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MIKHAIL SKIGIN: THE PORT IS AS MUCH A PART OF THE CITY LANDSCAPE AS PALACES AND THEATERS



In September Mr Michael Skigin together with the St. Petersburg Gov Alexander Beglov held a ribbon-cutting ceremony for the RUB 5bn project of redevelopment of the old part of Petersburg Oil Terminal (POT). The project was launched despite the plans to move all the facilities of Greater Port of St. Petersburg to a new location in Ust-Luga or Primorsk.


Mr Skigin in an interview with Vedomosti told when the investments in reconstruction would pay off, whether he believed in moving the port outside St. Petersburg and whether he had any plans to launch new investment projects.


- In September you started the RUB 5 billion redevelopment of the oil terminal’s old part. How will the capacity expansion affect the city's ecology?


- We are not planning any capacity expansion at this phase. Actually, we will expand the range of cargo types for handling, not the facility’s capacity. There are certain products that we are not able to receive at the moment: gasoline fractions and alkylates that require different technological processing, and that is what we are counting on. We are expanding the nomenclature of cargo based on what the market will need in a couple of years and beyond, because of the constant modernization of the refineries. We are adjusting to market conditions.


As to the environmental agenda, we are just doing everything to significantly improve the situation, because the standards that were used during the construction of the aged oil depot are very different from the modern requirements which we strive to adhere to. This is only possible by demolishing the old part and completely overhaul it to comply with the new standards.


- How quickly will the investments pay off?


- We think within 7 to 9 years. But it will depend on market environment. Today we have no explicit long-term "we-will-ensure-loads" commitments from our suppliers. Concerning the process of market shift to refined oil products, the reconstruction of oil refining facilities is a very long and capital-intensive process which does not go evenly everywhere. That is, when loading a new base, we will be guided by the current realities in the market, and the payback period can shift in one direction or the other.


- Of the 5 billion rubles, how much is your own money? Are there any budget subsidies?


- No, we are not applying for budget funds. So far we are investing our own funds and have entered agreements for open credit lines. We expect that bank financing will account for approximately 70%, our own capital – for 30%.


- When do you plan to complete the reconstruction?


- By 2025.


- There have been several announcements by the St. Petersburg authorities on plans of St. Petersburg to undertake a significant volume of transshipment of oil products from Belarus. What is the share of POT? What volume of oil products from Belarus are you handling now and will you be ready to receive the cargo after the facility redevelopment completion?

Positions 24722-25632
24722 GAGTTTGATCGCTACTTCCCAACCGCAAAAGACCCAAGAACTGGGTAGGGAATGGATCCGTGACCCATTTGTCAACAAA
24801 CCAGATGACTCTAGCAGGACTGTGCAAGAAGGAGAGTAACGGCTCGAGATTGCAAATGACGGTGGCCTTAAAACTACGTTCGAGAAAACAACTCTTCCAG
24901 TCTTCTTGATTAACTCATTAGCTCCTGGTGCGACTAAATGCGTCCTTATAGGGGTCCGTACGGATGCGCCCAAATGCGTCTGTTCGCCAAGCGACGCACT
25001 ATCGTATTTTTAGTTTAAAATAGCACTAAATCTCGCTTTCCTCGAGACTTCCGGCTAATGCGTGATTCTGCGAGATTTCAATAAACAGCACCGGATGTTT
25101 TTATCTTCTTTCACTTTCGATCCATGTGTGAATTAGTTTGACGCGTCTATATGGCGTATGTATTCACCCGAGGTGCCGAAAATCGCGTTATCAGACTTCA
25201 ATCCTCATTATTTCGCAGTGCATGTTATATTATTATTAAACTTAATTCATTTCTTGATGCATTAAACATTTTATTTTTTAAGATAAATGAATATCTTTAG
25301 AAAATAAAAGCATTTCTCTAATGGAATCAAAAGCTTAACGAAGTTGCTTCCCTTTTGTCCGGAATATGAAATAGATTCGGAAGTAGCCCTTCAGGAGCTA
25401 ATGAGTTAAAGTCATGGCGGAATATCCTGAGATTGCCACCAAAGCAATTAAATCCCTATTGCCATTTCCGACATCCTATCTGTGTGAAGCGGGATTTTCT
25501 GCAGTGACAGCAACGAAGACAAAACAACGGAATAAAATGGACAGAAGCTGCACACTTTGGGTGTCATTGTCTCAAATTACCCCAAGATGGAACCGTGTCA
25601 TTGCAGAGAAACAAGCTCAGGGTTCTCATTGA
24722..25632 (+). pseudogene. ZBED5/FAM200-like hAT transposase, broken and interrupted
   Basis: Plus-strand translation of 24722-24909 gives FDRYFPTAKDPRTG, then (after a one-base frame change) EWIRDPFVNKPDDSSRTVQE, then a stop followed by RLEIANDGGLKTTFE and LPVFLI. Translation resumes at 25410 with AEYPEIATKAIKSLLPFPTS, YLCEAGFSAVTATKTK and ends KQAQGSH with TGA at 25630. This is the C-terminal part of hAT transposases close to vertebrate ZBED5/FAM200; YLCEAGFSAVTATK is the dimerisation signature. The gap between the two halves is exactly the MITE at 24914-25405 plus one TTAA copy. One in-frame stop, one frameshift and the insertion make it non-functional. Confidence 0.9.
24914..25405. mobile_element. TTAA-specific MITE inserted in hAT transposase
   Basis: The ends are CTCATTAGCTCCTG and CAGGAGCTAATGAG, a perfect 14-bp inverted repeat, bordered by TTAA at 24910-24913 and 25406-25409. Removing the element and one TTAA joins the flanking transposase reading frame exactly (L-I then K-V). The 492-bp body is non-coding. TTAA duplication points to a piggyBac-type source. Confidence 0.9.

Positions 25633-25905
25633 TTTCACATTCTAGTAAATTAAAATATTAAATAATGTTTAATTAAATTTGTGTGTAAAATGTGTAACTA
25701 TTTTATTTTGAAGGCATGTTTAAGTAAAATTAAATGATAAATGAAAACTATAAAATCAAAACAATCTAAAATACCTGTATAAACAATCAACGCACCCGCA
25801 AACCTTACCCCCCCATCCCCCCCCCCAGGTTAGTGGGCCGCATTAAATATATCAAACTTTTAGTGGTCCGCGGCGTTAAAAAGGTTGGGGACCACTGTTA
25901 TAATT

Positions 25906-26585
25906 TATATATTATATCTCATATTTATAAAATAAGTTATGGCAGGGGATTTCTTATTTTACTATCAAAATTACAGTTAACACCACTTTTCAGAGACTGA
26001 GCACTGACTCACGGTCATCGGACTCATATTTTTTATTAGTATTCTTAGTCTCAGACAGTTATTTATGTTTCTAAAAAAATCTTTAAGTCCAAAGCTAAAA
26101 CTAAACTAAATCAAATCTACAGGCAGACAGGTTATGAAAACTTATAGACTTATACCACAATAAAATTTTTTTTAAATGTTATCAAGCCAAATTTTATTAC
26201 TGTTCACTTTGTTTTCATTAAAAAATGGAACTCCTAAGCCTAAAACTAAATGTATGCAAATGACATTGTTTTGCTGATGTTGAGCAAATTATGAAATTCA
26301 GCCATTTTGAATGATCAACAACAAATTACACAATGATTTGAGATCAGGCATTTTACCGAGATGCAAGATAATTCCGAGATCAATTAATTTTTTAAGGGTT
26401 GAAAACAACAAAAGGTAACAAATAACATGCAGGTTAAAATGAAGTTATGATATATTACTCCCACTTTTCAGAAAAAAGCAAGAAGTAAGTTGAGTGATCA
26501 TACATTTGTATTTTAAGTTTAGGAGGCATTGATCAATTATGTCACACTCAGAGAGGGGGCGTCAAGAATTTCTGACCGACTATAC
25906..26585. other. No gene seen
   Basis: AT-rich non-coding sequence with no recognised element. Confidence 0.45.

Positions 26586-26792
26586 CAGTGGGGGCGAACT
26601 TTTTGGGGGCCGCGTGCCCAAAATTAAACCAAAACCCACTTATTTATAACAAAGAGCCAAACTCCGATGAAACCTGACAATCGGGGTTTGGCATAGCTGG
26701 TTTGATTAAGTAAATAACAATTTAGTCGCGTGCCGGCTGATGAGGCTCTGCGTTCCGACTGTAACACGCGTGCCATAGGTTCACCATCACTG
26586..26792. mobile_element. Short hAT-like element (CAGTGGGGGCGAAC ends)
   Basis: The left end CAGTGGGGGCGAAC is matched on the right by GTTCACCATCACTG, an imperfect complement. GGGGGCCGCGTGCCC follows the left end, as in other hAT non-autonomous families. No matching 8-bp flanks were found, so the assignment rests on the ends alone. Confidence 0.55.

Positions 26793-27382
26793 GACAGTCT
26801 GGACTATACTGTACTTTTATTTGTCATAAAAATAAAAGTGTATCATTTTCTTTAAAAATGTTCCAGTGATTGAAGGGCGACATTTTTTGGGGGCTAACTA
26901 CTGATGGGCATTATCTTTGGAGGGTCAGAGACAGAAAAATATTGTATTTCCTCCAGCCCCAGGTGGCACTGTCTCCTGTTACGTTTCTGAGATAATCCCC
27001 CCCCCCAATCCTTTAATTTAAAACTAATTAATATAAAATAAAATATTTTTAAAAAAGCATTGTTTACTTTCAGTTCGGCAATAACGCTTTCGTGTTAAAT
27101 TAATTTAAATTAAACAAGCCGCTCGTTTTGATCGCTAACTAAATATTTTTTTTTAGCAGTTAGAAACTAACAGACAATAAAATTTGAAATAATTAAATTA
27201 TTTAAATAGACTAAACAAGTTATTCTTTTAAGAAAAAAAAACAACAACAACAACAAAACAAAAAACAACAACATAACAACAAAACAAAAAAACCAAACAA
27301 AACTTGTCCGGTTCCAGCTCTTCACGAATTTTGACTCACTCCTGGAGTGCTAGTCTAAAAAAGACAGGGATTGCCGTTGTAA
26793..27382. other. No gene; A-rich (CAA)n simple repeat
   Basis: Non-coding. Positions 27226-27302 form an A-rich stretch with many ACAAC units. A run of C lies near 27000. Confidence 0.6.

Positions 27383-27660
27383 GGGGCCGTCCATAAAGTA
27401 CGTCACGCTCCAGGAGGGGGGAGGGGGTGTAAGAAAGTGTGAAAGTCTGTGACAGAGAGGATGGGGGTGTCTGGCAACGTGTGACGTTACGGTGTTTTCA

- I would say, our terminal reconstruction plans are not related to Belarus, because we have secured quite a considerable cargo volume from our main suppliers Russian refineries that are largely based in the European part of Russia with some of them in Siberia. We maintain a dialogue with them, and the refineries are suppliers of 90% of our terminal’s volume. This year POT projected to transship 810 000 tonnes of products under the terms of the intergovernmental agreement, and this projected volume has not yet been handled. It’s too early to say what will happen in the next years.


How Mr Skigin became owner of the oil terminal


Mikhail Skigin was born on March 18, 1980 in Leningrad. In 1990, he moved with his family to Germany, where he was educated. Then he studied at the Universitat St. Gallen in Switzerland. In 2003 his father, Dmitry Skigin, who was doing business in St. Petersburg, died of cancer in Nice. So, his children inherited several assets with St. Petersburg Oil Terminal being the ‘jewel in the crown’. Mikhail had to move back to Russia to take over his father's business. And now he is the Chairman of the Board of POT. He is also involved in development of other investment projects: Tollway Group; a port on the eastern coast of Sakhalin; Electra, a bicycle distributor in Russia and China, Geoprospect, a company specializing in geological exploration in West Africa, just to mention a few.


- In March, Transmashholding proposed relocation of the Greater Port's facilities outside of St. Petersburg. Now it is being discussed to move it to Ust-Luga or Primorsk. Considering that you have launched a multi-billion dollar reconstruction project, do you not believe in the transfer?